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Former Nazi guard, age 100, charged with accessory to murder

David Rising
Associated Press

Berlin – German prosecutors have charged a 100-year-old man with 3,518 counts of accessory to murder on allegations he served during World War II as a Nazi SS guard at a concentration camp on the outskirts of Berlin, authorities said Tuesday.

The man is alleged to have worked at the Sachsenhausen camp between 1942 and 1945 as an enlisted member of the Nazi Party’s paramilitary wing, said Cyrill Klement, who led the investigation of the centenarian for the Neuruppin prosecutors’ office.

The man’s name wasn’t released in line with German privacy laws, Despite his advanced age, the suspect is considered fit enough to stand trial, though accommodations may have to be made to limit how many hours per day the court is in session, Klement told The Associated Press.

In this Sunday, Jan. 27, 2019 file photo a man walks through the gate of the Sachsenhausen Nazi death camp with the phrase 'Arbeit macht frei' (work sets you free) during International Holocaust Remembrance Day in Oranienburg, about 30 kilometers (18 miles), north of Berlin, Germany.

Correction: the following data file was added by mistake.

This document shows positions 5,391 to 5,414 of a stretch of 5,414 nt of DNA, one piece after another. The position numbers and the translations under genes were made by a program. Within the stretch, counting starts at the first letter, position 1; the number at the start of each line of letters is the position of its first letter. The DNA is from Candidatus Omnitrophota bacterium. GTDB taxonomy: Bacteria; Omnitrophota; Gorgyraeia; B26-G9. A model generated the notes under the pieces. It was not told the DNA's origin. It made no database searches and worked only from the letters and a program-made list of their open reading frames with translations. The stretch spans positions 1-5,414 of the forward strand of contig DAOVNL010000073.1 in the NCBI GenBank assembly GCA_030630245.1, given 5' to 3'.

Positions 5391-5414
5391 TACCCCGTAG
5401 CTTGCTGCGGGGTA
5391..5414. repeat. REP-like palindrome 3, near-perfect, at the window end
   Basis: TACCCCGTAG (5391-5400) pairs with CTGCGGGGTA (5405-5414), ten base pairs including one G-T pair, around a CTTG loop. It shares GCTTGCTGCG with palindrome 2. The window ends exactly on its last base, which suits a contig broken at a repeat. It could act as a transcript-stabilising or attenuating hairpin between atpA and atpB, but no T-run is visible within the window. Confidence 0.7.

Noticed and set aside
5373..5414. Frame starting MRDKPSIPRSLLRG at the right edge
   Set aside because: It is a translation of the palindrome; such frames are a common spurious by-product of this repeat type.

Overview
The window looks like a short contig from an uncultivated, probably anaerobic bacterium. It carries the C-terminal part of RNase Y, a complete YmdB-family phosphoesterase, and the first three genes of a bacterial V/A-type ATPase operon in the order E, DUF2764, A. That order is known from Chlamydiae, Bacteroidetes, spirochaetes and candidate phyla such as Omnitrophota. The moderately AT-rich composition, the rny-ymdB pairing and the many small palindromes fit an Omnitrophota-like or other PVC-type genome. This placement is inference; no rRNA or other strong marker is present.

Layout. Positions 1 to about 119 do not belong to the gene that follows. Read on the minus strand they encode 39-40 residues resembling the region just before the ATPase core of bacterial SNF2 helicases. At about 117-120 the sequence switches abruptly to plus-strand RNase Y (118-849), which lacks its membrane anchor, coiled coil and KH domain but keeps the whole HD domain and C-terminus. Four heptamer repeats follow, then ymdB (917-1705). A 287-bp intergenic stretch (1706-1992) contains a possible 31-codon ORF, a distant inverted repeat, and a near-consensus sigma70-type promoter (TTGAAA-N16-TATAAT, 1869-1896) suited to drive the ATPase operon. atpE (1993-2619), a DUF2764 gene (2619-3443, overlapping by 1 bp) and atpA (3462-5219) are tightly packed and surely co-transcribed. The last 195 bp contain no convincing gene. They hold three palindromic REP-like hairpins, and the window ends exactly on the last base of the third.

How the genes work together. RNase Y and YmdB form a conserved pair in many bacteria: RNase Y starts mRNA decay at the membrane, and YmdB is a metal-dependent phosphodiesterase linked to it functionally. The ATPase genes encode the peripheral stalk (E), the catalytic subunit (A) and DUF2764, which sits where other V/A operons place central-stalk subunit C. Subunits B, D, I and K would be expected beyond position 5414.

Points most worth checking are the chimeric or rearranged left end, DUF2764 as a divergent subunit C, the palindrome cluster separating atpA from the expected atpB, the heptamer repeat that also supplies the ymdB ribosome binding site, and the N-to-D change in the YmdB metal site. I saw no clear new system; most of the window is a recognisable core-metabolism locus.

The Neuruppin office was handed the case in 2019 by the special federal prosecutors’ office in Ludwigsburg tasked with investigating Nazi-era war crimes, Klement said.

It comes after prosecutors in the northern town of Itzehoe announced accessory to murder charges last week against a 95-year-old woman who worked during the war as the secretary of the SS commandant of the Stutthof concentration camp. That case and the charges against the 100-year-old man both rely on recent legal precedent in Germany establishing that anyone who helped a Nazi camp function can be prosecuted for accessory to the murders committed there.

That was established in 2011 with the conviction of former Ohio autoworker John Demjanjuk as an accessory to murder on allegations that he served as a guard at the Sobibor death camp in German-occupied Poland. Demjanjuk, who steadfastly denied the allegations, died before his appeal could be heard.

A federal court subsequently upheld the 2015 conviction of former Auschwitz guard Oskar Groening achieved with the same line of reasoning, solidifying the precedent.

Before that, German courts had required prosecutors to justify charges by presenting evidence of a former guard’s participation in a specific killing, often a near-impossible task.

“The core of this case follows the decision of Demjanjuk and Groening, that being part of the functioning of this machinery of death is sufficient for an accessory to murder conviction,” Klement said.

The court has not yet set a date for the trial.